As part of EU project Fair RHC Options and Trade (FROnT), customers from the residential, non-residential and industrial sector were asked about the key points factoring into their decision on a heating or cooling system. In all sectors, solar thermal was the most widely known renewable heat technology. Among the around two-thirds of the interview partners who knew about renewable heating and cooling technologies, 96 % of the residential, 89% of non-residential and 79 % of industrial customers were aware of the opportunities of solar thermal energy. “That was a confirming result for us,” Stefano Lambertucci, Policy Officer at the European Solar Thermal Industry Federation (ESTIF), said. Awareness of solar cooling was significantly lower, especially in the industrial sector, where biomass and geothermal heat pumps received high scores.
During the FROnT project, European trade associations AEBIOM (biomass), EGEC (geothermal), EHPA (aero & hydrothermal) and ESTIF (solar thermal) have been working together to push renewable heating and cooling technologies, partnering up with energy agencies RVO (Netherlands), KAPE (Poland), ADENE (Portugal), IDAE (Spain) and EST (UK). Other partners have been the Spanish energy consultancy Creara, the Austrian Institute of Technology (AIT) and Quercus from Portugal. The project started in April 2014 and will run until September 2016.
The report about key decision factors was one of the deliverables of the project. Each energy agency conducted the interviews in its respective country. Altogether, the survey asked 4,195 customers in the residential sector, 896 in the non-residential sector and 585 in the industrial sector about their experiences with heating and cooling technologies.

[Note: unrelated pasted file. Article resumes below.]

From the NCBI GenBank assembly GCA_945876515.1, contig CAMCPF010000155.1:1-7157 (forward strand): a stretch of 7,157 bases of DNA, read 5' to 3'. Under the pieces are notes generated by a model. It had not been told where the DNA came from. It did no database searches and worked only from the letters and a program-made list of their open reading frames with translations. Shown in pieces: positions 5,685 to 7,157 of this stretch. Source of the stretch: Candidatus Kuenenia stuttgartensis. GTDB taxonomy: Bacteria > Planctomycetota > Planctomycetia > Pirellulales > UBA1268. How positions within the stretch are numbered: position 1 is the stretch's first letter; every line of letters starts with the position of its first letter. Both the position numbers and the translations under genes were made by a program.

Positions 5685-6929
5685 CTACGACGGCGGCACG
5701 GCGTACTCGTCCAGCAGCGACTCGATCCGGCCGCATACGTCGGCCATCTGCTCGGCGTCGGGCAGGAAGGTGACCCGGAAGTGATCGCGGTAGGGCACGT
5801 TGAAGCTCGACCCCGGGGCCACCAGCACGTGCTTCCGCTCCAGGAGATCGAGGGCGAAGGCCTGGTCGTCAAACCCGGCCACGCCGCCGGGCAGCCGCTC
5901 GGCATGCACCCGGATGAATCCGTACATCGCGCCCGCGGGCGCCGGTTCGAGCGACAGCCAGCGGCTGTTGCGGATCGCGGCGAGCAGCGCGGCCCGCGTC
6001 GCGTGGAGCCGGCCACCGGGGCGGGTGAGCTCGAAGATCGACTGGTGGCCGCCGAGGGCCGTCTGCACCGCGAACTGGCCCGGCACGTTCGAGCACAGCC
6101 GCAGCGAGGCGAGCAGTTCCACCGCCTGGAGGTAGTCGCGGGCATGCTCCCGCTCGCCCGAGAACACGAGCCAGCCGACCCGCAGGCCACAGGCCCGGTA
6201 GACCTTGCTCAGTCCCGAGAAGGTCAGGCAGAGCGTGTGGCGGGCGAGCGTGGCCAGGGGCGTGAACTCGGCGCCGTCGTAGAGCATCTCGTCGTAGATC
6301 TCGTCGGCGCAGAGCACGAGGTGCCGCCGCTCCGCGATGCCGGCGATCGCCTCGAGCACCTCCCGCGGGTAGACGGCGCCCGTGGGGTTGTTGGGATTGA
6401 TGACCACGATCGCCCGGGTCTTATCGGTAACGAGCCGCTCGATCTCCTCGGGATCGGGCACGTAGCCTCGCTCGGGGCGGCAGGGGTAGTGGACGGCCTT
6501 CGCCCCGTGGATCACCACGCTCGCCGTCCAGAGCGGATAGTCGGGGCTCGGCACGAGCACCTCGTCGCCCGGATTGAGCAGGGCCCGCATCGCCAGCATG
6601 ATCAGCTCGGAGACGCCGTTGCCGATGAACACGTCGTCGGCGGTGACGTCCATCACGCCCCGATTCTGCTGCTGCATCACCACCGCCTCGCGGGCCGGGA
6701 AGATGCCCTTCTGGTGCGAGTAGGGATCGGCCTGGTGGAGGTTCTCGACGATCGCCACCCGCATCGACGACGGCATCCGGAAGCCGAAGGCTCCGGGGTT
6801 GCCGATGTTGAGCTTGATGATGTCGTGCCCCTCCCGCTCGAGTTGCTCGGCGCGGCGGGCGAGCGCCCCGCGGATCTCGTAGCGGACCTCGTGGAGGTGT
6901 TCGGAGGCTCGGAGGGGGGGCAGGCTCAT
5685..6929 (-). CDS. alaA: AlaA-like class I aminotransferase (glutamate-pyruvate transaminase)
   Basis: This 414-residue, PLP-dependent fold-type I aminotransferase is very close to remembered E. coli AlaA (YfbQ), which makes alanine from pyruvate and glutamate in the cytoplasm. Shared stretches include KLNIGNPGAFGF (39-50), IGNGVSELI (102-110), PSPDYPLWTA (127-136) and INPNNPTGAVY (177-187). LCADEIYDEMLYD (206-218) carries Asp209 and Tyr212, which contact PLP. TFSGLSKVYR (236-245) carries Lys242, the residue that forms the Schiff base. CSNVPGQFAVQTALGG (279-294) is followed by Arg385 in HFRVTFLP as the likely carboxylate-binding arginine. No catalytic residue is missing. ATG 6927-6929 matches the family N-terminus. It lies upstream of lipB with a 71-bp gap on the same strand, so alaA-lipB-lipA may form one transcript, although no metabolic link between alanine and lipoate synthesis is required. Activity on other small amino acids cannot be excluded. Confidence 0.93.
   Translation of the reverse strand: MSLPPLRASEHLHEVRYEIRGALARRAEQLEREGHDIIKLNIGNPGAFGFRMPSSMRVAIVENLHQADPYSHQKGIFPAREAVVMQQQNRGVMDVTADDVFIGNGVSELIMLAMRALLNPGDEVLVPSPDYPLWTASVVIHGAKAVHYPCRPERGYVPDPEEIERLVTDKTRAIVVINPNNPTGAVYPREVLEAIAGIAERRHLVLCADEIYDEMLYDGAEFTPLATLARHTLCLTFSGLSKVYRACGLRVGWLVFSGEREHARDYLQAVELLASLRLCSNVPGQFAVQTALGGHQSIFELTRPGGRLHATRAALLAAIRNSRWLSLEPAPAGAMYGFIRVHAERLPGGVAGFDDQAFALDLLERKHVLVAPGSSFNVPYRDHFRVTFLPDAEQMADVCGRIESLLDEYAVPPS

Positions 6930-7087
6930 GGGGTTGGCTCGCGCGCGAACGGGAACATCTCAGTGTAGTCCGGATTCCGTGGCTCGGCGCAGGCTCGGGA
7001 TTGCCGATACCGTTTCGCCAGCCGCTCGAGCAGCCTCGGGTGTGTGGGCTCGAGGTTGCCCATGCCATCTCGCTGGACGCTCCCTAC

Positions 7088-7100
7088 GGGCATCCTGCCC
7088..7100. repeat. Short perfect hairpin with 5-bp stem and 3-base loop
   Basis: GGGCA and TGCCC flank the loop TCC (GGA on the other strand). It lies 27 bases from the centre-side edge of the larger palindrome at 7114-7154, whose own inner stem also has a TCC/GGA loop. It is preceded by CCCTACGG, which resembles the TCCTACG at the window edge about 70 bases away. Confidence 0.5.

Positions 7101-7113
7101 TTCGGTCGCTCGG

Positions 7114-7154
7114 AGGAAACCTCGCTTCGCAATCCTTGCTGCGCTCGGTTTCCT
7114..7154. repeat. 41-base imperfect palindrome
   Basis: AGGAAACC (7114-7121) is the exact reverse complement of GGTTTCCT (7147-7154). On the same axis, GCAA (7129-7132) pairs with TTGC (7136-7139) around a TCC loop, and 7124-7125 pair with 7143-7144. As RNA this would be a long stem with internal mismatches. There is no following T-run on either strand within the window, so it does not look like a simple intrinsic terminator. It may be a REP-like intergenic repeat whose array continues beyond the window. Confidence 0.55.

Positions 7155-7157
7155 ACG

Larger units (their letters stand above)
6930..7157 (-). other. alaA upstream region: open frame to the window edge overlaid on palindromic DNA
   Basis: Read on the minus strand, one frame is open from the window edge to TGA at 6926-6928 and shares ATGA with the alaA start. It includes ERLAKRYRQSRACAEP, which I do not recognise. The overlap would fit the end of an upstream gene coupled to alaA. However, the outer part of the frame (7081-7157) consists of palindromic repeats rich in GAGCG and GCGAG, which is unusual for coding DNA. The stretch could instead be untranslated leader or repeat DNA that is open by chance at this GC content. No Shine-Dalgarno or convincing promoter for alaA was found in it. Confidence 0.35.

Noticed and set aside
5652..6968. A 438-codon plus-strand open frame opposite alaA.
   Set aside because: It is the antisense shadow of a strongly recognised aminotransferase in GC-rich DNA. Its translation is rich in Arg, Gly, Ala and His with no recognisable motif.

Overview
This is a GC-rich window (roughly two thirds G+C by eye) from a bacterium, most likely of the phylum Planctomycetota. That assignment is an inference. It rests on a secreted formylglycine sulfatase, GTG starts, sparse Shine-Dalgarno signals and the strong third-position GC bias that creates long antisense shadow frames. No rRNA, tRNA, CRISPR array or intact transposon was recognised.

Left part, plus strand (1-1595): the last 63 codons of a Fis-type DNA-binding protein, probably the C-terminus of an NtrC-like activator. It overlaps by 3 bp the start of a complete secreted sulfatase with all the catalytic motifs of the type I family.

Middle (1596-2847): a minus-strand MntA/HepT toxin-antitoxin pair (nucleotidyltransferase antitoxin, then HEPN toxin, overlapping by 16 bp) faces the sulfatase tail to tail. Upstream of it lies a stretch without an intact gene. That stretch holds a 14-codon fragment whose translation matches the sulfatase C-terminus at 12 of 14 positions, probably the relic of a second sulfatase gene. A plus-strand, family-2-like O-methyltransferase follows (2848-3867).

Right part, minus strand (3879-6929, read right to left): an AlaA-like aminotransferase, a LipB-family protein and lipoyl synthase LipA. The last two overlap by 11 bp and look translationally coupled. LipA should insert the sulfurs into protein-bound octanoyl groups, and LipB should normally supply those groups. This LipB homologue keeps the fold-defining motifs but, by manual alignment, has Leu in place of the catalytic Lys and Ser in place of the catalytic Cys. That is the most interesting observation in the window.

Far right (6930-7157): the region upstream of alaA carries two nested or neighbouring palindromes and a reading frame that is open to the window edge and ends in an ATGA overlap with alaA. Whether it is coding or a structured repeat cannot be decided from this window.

Many of the results came as no surprise. For example, what consumers associate with renewable energies is higher upfront investment, but also money saving over the system’s economic life. In general, homeowners cited overall costs, comfort levels and investment amounts as the most relevant criteria. The main criterion in the non-residential sector was reliability, followed by total economic saving. The industrial sector showed the same priority as the non-residential sector.
Solar thermal system owners more conscious about environment
Of the more than 4,000 homeowners, 94 who own a solar thermal system were selected for a more detailed evaluation and their replies were included in a presentation by ESTIF. It turned out that owners of solar thermal systems do consider environmental aspects to be more important than the group average. Whereas environmental considerations rank 6th with 61 % approval among all survey respondents, the factor is fifth on the system owner’s list (84 % approval).
Brand does matter to solar thermal consumers
Another interesting observation was that solar thermal users attribute more importance to “brand reliability”. Among all respondents, the brand of the heating system is on rank 8 with 57 % viewing it as important; among solar thermal system owners, it is on place 6 with 83 % selecting the answer. “It also turned out that solar thermal customers consider sales agents and stores to be more important in comparison to installers than we thought. These are interesting clues for market strategies,” Lambertucci said.
The main reasons for the rejection of renewable heating and cooling in general and solar thermal in particular are the initial investment and the integration into the processes or the building. Regarding industrial customers, the study confirmed that biomass is often seen as a more suitable energy source, as it better matches expectations in terms of reliability.
Share of answers to the open question “Why don´t you consider using renewable energy technologies at your house?” by homeowners from the residential sector in all five countries
Lambertucci sees those issues as a challenge to work on in the future, intending to tackle the key hurdles by offering support policies. At the moment, FROnT is in the process of public consultation in order to evaluate support schemes for renewable heating and cooling.
Websites of institutions and projects mentioned in the article:
This text was written by Eva Augsten, a German freelance journalist specialised in renewable energies.